There were also Wagner Group mercenaries supporting forces helping General Khalifa Haftar in Libya after he launched an attack on the United Nations-backed (UN) government in Tripoli, the country’s capital.
The CAR has even invited the group to guard its precious diamond mines, and the government of Mali is believed to be using Wagner soldiers in its fight against Islamic militant groups. While this on the surface may be seen as a positive for the country, Wagner’s practices and upholding of often-dictatorial regimes outweigh any short-term benefits in the long run.
In 2021, the BBC recovered a Samsung tablet left by a Wagner fighter in Libya, and after sifting through it, discovered a “shopping list” for military equipment that witnesses claimed could only come from Russian army supplies.
The group lacks any ‘code of conduct’ and regularly executes captured prisoners, because ‘no one wants an extra mouth to feed’.
Speaking to two fighters, it was found out that the group lacks any “code of conduct” and regularly executes captured prisoners, because “no one wants an extra mouth to feed”.
The mercenaries are also believed to regularly place landmines and booby traps around civilian areas, towns and small cities that pose no real threat or risk to the government regimes.
When the tablet was found, sources told the BBC that Prigozhin had nothing to do with Wagner. “I am sure that this is an absolute lie,” they said. We know now that is a lie.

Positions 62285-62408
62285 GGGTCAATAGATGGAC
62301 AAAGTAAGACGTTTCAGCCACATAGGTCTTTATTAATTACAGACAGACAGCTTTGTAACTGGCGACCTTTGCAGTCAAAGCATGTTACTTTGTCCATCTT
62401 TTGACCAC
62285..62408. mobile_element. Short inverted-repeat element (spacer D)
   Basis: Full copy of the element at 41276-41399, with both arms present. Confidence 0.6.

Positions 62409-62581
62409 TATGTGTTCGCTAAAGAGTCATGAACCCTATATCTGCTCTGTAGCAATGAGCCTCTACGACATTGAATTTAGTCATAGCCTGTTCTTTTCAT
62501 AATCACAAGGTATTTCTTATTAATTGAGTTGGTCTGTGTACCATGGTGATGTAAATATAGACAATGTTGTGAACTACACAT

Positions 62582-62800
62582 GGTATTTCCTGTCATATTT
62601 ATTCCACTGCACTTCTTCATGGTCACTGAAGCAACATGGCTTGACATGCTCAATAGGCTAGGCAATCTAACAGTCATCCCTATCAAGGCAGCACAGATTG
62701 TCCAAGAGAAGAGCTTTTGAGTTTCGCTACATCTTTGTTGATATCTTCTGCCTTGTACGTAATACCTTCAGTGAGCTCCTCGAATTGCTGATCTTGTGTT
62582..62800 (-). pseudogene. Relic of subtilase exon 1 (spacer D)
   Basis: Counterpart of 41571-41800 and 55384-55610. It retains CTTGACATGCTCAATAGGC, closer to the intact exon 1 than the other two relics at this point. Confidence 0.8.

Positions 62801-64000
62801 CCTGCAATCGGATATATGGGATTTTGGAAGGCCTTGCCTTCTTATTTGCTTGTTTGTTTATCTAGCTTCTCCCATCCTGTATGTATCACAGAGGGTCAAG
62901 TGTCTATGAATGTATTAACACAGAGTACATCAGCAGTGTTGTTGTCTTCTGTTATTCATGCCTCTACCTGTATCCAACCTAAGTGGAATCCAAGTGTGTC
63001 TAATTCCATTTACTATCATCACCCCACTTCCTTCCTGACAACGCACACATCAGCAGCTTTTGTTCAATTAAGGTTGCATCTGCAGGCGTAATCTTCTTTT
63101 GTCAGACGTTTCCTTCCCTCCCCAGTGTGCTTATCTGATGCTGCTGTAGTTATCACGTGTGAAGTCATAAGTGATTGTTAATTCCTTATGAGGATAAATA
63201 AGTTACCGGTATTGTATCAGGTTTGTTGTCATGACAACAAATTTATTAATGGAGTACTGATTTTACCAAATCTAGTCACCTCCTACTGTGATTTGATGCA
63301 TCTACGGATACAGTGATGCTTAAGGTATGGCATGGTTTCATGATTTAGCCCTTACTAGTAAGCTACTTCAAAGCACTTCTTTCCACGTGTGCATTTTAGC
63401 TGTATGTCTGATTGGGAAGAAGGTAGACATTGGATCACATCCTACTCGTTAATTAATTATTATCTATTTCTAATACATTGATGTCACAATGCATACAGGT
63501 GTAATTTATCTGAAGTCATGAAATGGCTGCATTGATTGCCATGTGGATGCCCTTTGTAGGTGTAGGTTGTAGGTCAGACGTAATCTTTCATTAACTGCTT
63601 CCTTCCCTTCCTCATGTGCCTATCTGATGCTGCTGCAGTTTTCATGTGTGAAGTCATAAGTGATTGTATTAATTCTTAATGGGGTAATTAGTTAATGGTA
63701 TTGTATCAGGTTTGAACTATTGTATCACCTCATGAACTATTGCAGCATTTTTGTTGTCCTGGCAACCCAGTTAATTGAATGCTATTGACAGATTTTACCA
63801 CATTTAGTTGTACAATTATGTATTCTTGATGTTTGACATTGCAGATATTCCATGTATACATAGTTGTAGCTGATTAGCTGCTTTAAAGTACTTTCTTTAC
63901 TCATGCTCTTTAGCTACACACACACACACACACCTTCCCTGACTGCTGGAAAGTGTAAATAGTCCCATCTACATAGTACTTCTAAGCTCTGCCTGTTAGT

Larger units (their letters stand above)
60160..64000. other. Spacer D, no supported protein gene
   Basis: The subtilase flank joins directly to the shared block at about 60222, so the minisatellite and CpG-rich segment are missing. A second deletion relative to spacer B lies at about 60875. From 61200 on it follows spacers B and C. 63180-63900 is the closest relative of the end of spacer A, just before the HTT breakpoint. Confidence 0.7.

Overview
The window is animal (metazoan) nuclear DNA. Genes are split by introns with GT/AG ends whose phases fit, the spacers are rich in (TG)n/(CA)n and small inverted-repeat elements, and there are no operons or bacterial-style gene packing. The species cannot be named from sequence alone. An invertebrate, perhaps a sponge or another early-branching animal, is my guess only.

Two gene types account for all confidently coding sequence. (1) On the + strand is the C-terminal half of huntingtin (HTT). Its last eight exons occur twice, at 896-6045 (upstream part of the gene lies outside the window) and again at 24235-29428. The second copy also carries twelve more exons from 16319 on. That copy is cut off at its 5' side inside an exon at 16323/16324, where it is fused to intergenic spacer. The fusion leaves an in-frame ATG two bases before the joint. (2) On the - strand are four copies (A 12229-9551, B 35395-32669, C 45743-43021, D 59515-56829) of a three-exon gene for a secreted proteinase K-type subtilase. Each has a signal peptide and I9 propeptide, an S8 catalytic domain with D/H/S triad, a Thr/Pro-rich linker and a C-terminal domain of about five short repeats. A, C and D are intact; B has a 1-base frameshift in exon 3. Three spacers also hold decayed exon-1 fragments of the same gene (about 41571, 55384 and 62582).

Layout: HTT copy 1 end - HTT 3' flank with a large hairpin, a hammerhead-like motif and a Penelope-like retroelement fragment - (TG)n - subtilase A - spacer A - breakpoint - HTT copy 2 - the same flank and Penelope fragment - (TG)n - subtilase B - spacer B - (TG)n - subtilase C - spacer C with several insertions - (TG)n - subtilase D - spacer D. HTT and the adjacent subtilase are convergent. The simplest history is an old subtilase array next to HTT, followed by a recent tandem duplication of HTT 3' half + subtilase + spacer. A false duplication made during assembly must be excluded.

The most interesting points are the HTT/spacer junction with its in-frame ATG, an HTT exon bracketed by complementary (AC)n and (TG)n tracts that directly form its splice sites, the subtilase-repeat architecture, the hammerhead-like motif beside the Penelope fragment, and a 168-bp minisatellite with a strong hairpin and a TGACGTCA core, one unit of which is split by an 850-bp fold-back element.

Wagner has set up permanent bases in the African countries it operates in, and often provides private security and protection for the state’s leaders.
In doing this, it not only curries favour with the regimes but identifies and recruits worthy soldiers from those countries to fight for Wagner around the world, and troops from the CAF have been spotted in Ukraine on Russia’s side
Prigozhin is thought to make money from all of these operations, and according to the US Treasury, he uses the group’s presence in order to safeguard and enrich the mining companies he owns in Africa. In this way, he plunders the countries of both their young men and their natural resources.
A massacre in Ukraine
Just as it did in 2014 and the following years, Wagner has been fighting in Ukraine since Putin ordered Russia’s full-scale invasion in 2022.